Here, a stone engraving of the Declaration of Independence. (Image credit: U.S. National Archives and Records Administration)

The Declaration moved from city to city with Congress during the Revolutionary War. In 1789, it was officially transferred to the the secretary of state, and then moved with the capital of the country, first from New York to Philadelphia, then in 1800 to Washington, D.C., according to the National Archives.

The Signers

Declaration of Independence

John Trumbull's depiction of Thomas Jefferson presenting the Declaration of Independence to Congress. (Image credit: John Trumbull)

There were 56 signers of the Declaration, including Elbridge Gerry, who as governor of Massachusetts was much criticized for redistricting the state to the advantage of his party (Democratic-Republican); this incident was the source of the term gerrymandering. The youngest signer was Edward Rutledge (age 26), while Benjamin Franklin (age 70) was the oldest.

John Trumbull's painting of the presentation of a Declaration of Independence draft was supposed to include all 56 signers, but the painter could get likenesses for only 42. In reality, the signers did not sign all at once but rather over a period of time.

The Liberty Bell

Liberty Bell

The Liberty Bell in 1872. (Image credit: Public domain)

The Liberty Bell in Philadelphia has been linked with the Declaration of Independence since 1847 when George Lippard wrote a fictional story for "The Saturday Currier" telling of an elderly bellman waiting in the State House steeple for word that Congress had declared Independence, according to the Independence Hall Association (IHA) in Philadelphia. The story goes on to say the bellman was doubtful until his grandson, who had been eavesdropping on the Congress, yelled "Ring, Grandfather! Ring!"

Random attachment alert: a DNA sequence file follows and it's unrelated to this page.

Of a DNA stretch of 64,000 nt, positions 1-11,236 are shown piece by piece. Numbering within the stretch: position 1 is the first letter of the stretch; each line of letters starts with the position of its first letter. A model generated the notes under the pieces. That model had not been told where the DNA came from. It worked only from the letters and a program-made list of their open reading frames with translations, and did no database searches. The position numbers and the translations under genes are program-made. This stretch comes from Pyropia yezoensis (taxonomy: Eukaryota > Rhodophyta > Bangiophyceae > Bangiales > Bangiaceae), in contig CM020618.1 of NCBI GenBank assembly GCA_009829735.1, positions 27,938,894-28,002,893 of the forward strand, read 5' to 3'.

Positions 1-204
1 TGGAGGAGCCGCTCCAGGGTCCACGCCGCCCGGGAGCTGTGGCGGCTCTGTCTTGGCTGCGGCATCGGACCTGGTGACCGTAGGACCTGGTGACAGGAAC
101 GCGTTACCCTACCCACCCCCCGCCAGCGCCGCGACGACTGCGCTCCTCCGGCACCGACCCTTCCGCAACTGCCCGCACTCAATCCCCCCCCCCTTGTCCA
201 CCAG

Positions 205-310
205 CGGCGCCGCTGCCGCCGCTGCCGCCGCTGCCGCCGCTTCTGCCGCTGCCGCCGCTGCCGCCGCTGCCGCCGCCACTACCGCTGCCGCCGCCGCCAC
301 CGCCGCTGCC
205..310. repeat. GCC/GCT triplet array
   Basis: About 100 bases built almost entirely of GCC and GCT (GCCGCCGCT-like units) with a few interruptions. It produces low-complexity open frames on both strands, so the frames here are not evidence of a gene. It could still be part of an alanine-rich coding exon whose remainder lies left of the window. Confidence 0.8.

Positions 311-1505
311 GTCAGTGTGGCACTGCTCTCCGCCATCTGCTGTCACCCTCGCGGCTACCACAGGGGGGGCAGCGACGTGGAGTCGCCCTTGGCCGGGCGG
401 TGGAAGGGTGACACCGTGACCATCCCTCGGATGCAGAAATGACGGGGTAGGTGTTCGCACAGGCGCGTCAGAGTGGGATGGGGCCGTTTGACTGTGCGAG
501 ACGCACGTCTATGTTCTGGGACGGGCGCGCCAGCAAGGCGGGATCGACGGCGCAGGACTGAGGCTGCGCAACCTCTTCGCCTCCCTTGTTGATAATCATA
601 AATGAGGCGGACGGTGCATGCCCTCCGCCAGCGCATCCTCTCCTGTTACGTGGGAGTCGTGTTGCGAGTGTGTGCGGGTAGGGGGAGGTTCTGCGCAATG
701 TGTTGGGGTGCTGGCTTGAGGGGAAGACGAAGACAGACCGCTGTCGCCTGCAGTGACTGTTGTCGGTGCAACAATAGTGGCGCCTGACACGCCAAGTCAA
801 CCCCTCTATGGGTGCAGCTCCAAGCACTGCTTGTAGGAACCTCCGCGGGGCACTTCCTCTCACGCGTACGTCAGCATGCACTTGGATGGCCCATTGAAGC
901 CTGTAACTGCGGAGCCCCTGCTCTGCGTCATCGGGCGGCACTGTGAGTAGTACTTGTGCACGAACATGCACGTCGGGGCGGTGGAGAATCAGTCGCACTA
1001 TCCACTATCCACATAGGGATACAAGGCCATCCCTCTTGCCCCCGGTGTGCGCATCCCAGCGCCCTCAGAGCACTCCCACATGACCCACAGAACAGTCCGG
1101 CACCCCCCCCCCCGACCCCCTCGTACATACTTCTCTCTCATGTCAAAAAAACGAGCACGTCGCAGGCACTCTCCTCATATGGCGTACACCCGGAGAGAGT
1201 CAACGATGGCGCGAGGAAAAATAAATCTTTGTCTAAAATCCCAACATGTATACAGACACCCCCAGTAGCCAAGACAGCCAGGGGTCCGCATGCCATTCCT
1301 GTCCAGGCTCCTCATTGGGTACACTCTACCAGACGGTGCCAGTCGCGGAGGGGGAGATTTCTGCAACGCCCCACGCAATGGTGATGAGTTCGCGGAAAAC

Historians highly doubt the bell actually range in 1776, as the steeple was in bad shape, according to the IHA.

What's in a Name?

American flag

American flag flying high. (Image credit: © Rael Daruszka | Dreamstime.com)

In the U.S., 31 places have “liberty” in their names, with the most populous one (as of April 1, 2010) being Liberty, Mo. (29,149 residents). Iowa is home to four “liberty” spots: Libertyville, New Liberty, North Liberty and West Liberty.

Planting a Flag

Apollo moon landing flag

Astronaut Alan Shepard raises the United States flag on the surface of the moon during the Apollo 14 mission. Flags accompanied each of the Apollo missions. (Image credit: NASA.)

Astronaut Alan Shepard raised the United States flag on the surface of the moon during the Apollo 14 mission. Flags accompanied each of the Apollo missions.

Pledging Allegiance

Pledge of Allegiance

(Image credit: Department of the Interior, 1942)

The Pledge of Allegiance has changed four times since it was composed in 1892. Here's the progression:

1892: I pledge allegiance to my flag and the republic for which it stands: one nation indivisible with liberty and justice for all.

1892-1923: I pledge allegiance to my flag and to the republic for which it stands: one nation indivisible with liberty and justice for all.

1923-1924: I pledge allegiance to the flag of the United States and to the republic for which it stands: one nation indivisible with liberty and justice for all.

1924-1954: I pledge allegiance to the flag of the United States of America, and to the republic for which it stands: one nation indivisible with liberty and justice for all.

1954: I pledge allegiance to the flag of the United States of the America, and to the republic for which it stands, one nation under God, indivisible with liberty and justice for all.